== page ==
Whew! The weekend is over before we even really knew it began! Jennifer is working on preparing program outlines that are due this week so we did not do much other than a quick venture to the coffee shop, lots of home chores and a couple of walks to go see the cliff swallows Jennifer wrote about here.
Once in sight of the swallows on our first walk we realized they were not alone and were in fact under assault by 3-4 children. The parent swallows were swooping around all upset because the human children were throwing large rocks at the nests. :(
We appealed to the kid's sense of wonder first to perhaps stir an awakening that these living creatures are mighty cool. We walked on a bit and then came back to find them on the other side of the bridge doing the same thing. We told them what they were doing was wrong and they had until we got home to get out of there because we were calling a conservation officer. Finding no conservation officer to call, we called the non-emergency police line and reported their behavior. We know an officer was dispatched, but don't know whether the kids were still there once the police arrived.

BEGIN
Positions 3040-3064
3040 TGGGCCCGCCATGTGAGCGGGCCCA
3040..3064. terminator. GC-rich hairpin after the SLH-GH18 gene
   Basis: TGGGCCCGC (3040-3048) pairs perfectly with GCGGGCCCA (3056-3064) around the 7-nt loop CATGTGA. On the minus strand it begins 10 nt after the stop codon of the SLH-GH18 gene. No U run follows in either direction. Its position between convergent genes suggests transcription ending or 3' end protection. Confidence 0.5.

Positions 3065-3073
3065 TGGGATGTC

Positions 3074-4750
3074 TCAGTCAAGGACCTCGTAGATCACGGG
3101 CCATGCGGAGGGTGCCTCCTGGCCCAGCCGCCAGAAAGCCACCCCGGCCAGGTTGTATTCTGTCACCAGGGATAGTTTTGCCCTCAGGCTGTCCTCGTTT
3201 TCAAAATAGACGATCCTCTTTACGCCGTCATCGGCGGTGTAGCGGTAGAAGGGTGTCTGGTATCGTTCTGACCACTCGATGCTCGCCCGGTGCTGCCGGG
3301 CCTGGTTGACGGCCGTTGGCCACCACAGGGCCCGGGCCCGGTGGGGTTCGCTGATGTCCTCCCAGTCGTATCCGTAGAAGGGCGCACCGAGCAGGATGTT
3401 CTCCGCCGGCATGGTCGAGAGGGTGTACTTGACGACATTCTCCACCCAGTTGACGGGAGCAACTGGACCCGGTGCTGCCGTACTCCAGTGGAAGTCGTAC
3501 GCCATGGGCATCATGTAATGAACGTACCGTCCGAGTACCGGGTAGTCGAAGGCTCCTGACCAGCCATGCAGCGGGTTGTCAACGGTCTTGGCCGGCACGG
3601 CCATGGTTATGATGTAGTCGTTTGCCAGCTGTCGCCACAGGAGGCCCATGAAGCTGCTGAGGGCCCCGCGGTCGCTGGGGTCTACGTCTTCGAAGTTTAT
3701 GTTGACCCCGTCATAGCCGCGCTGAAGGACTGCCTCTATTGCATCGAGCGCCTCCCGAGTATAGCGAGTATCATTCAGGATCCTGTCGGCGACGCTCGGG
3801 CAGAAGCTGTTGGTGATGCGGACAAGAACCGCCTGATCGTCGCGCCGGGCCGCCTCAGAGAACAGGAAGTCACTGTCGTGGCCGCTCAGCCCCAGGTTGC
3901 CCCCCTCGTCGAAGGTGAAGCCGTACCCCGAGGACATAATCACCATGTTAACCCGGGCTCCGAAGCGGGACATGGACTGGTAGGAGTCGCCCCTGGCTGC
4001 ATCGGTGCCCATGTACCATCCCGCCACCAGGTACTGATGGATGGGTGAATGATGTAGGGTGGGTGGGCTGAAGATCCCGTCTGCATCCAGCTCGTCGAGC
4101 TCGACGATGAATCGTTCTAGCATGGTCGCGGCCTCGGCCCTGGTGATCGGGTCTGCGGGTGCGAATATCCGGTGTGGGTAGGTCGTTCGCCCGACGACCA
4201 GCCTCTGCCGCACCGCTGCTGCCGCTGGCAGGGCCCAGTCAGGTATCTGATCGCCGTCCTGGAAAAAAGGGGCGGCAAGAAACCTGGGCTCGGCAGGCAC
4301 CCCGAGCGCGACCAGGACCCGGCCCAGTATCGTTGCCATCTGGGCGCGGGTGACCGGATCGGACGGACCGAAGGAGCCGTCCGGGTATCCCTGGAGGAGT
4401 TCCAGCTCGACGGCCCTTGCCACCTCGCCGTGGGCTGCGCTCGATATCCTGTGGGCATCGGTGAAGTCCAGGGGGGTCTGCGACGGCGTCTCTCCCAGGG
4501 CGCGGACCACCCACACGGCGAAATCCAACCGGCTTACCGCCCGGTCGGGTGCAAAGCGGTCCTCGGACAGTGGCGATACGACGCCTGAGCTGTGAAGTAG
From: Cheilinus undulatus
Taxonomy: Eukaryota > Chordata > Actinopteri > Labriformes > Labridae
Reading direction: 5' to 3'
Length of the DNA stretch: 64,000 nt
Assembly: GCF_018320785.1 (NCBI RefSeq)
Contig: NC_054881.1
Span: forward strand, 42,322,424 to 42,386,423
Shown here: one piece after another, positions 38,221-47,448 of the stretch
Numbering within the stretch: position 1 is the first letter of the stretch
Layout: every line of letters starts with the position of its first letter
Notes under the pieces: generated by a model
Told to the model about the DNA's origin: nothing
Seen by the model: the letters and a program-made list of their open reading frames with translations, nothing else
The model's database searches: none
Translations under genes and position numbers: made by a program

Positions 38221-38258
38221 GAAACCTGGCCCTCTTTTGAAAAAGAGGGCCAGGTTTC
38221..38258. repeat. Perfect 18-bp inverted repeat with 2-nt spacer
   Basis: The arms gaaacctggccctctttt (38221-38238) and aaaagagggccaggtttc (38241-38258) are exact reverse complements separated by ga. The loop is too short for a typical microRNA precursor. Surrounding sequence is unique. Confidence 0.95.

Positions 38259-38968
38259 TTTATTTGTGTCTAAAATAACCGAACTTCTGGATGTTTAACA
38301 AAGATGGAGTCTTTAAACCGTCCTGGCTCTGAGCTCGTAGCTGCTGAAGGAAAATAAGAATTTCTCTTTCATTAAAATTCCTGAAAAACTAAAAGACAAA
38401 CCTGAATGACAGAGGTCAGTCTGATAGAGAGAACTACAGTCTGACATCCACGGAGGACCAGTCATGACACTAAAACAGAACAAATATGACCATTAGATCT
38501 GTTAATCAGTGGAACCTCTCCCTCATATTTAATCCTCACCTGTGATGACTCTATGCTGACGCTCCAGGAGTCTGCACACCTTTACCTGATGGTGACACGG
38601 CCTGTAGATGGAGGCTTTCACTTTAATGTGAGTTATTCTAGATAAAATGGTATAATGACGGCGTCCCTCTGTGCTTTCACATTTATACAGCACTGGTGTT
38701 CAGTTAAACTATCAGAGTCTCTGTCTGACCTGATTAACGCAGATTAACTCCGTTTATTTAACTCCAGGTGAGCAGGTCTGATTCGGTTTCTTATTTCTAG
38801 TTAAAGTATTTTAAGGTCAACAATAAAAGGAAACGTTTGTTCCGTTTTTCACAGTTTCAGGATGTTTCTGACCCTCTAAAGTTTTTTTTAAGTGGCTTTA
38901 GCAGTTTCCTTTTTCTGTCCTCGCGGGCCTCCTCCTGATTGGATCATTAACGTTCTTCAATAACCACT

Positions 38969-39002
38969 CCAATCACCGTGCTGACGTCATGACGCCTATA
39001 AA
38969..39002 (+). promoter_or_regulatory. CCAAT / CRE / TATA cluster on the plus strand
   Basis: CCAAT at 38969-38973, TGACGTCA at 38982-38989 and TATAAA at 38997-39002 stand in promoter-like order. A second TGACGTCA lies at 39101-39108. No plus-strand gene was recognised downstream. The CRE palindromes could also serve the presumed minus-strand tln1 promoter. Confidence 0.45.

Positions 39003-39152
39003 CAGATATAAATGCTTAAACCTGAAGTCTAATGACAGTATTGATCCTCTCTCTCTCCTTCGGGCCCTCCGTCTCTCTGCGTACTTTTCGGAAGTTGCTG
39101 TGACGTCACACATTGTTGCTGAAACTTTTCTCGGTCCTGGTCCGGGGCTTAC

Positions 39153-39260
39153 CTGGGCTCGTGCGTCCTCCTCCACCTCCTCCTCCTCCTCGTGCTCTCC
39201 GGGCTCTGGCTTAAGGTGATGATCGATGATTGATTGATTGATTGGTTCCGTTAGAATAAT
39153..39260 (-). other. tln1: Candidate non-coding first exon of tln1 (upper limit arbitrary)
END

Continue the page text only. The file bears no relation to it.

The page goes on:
We took a walk back to the swallows today to find about 8-10 nests destroyed on one side with nesting material and eggs on the ground. The other side obviously had some destroyed too, but we did not get close enough to count.
SO - the point of this post is not to depress, but to inform. We confirmed with a friend who is a former U.S Fish & Wildlife employee that it is ILLEGAL TO DESTROY BIRD NESTS (or feathers, eggs, birds, or pieces & parts thereof) of any species other than house sparrows, pigeons & starlings. Eurasian collared doves are being considered for the latter grouping as well. All this is outlined in the Migratory Bird Treaty Act of 1918.
So - word to the wise. Let's help protect our avian friends!